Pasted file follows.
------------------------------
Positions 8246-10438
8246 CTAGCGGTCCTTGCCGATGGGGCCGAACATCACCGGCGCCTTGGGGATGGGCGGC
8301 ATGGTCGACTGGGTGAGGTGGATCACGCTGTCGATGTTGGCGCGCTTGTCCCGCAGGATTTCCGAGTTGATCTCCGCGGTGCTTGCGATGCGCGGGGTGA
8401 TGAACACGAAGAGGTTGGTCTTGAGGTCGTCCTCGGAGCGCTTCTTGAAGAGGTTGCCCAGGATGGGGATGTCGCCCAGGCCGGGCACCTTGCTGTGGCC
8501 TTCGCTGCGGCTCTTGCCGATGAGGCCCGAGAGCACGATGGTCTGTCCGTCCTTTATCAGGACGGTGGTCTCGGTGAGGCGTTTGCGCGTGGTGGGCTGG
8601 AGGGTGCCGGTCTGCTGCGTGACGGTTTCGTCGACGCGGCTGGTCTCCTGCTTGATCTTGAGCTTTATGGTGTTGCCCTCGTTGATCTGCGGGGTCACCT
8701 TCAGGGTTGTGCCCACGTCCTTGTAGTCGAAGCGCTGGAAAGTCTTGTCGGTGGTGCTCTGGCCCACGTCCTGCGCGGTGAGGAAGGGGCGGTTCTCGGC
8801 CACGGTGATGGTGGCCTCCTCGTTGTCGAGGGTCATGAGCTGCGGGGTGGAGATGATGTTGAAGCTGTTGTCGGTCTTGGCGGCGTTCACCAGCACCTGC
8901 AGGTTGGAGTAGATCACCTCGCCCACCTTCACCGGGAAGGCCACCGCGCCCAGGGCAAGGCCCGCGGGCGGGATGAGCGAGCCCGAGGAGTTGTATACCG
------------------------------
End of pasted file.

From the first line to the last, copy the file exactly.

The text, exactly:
Positions 8246-10438
8246 CTAGCGGTCCTTGCCGATGGGGCCGAACATCACCGGCGCCTTGGGGATGGGCGGC
8301 ATGGTCGACTGGGTGAGGTGGATCACGCTGTCGATGTTGGCGCGCTTGTCCCGCAGGATTTCCGAGTTGATCTCCGCGGTGCTTGCGATGCGCGGGGTGA
8401 TGAACACGAAGAGGTTGGTCTTGAGGTCGTCCTCGGAGCGCTTCTTGAAGAGGTTGCCCAGGATGGGGATGTCGCCCAGGCCGGGCACCTTGCTGTGGCC
8501 TTCGCTGCGGCTCTTGCCGATGAGGCCCGAGAGCACGATGGTCTGTCCGTCCTTTATCAGGACGGTGGTCTCGGTGAGGCGTTTGCGCGTGGTGGGCTGG
8601 AGGGTGCCGGTCTGCTGCGTGACGGTTTCGTCGACGCGGCTGGTCTCCTGCTTGATCTTGAGCTTTATGGTGTTGCCCTCGTTGATCTGCGGGGTCACCT
8701 TCAGGGTTGTGCCCACGTCCTTGTAGTCGAAGCGCTGGAAAGTCTTGTCGGTGGTGCTCTGGCCCACGTCCTGCGCGGTGAGGAAGGGGCGGTTCTCGGC
8801 CACGGTGATGGTGGCCTCCTCGTTGTCGAGGGTCATGAGCTGCGGGGTGGAGATGATGTTGAAGCTGTTGTCGGTCTTGGCGGCGTTCACCAGCACCTGC
8901 AGGTTGGAGTAGATCACCTCGCCCACCTTCACCGGGAAGGCCACCGCGCCCAGGGCAAGGCCCGCGGGCGGGATGAGCGAGCCCGAGGAGTTGTATACCG